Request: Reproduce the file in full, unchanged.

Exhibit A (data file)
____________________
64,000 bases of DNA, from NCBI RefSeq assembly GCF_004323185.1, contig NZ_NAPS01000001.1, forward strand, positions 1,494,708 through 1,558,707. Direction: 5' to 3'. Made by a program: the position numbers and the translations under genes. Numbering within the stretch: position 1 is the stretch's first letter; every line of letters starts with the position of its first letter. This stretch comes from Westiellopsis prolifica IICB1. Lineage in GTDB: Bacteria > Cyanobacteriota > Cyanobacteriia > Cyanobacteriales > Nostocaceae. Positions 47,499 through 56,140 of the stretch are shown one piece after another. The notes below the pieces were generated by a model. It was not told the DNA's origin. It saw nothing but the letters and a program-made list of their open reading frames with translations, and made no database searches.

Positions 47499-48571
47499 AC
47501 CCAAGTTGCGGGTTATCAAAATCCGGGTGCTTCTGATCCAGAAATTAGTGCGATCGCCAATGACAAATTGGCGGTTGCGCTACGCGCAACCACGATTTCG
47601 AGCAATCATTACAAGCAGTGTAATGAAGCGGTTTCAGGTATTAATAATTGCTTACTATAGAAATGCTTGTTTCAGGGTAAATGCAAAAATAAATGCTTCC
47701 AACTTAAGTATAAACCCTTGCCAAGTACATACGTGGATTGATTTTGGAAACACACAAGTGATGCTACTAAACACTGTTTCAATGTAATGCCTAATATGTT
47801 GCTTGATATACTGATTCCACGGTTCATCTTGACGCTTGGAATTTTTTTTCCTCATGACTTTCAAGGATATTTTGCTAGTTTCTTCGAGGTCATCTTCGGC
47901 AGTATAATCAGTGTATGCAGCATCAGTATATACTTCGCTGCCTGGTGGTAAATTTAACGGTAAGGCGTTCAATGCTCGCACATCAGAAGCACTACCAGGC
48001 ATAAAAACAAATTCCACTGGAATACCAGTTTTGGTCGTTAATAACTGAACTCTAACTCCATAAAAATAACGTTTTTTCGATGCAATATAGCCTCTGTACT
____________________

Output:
64,000 bases of DNA, from NCBI RefSeq assembly GCF_004323185.1, contig NZ_NAPS01000001.1, forward strand, positions 1,494,708 through 1,558,707. Direction: 5' to 3'. Made by a program: the position numbers and the translations under genes. Numbering within the stretch: position 1 is the stretch's first letter; every line of letters starts with the position of its first letter. This stretch comes from Westiellopsis prolifica IICB1. Lineage in GTDB: Bacteria > Cyanobacteriota > Cyanobacteriia > Cyanobacteriales > Nostocaceae. Positions 47,499 through 56,140 of the stretch are shown one piece after another. The notes below the pieces were generated by a model. It was not told the DNA's origin. It saw nothing but the letters and a program-made list of their open reading frames with translations, and made no database searches.

Positions 47499-48571
47499 AC
47501 CCAAGTTGCGGGTTATCAAAATCCGGGTGCTTCTGATCCAGAAATTAGTGCGATCGCCAATGACAAATTGGCGGTTGCGCTACGCGCAACCACGATTTCG
47601 AGCAATCATTACAAGCAGTGTAATGAAGCGGTTTCAGGTATTAATAATTGCTTACTATAGAAATGCTTGTTTCAGGGTAAATGCAAAAATAAATGCTTCC
47701 AACTTAAGTATAAACCCTTGCCAAGTACATACGTGGATTGATTTTGGAAACACACAAGTGATGCTACTAAACACTGTTTCAATGTAATGCCTAATATGTT
47801 GCTTGATATACTGATTCCACGGTTCATCTTGACGCTTGGAATTTTTTTTCCTCATGACTTTCAAGGATATTTTGCTAGTTTCTTCGAGGTCATCTTCGGC
47901 AGTATAATCAGTGTATGCAGCATCAGTATATACTTCGCTGCCTGGTGGTAAATTTAACGGTAAGGCGTTCAATGCTCGCACATCAGAAGCACTACCAGGC
48001 ATAAAAACAAATTCCACTGGAATACCAGTTTTGGTCGTTAATAACTGAACTCTAACTCCATAAAAATAACGTTTTTTCGATGCAATATAGCCTCTGTACT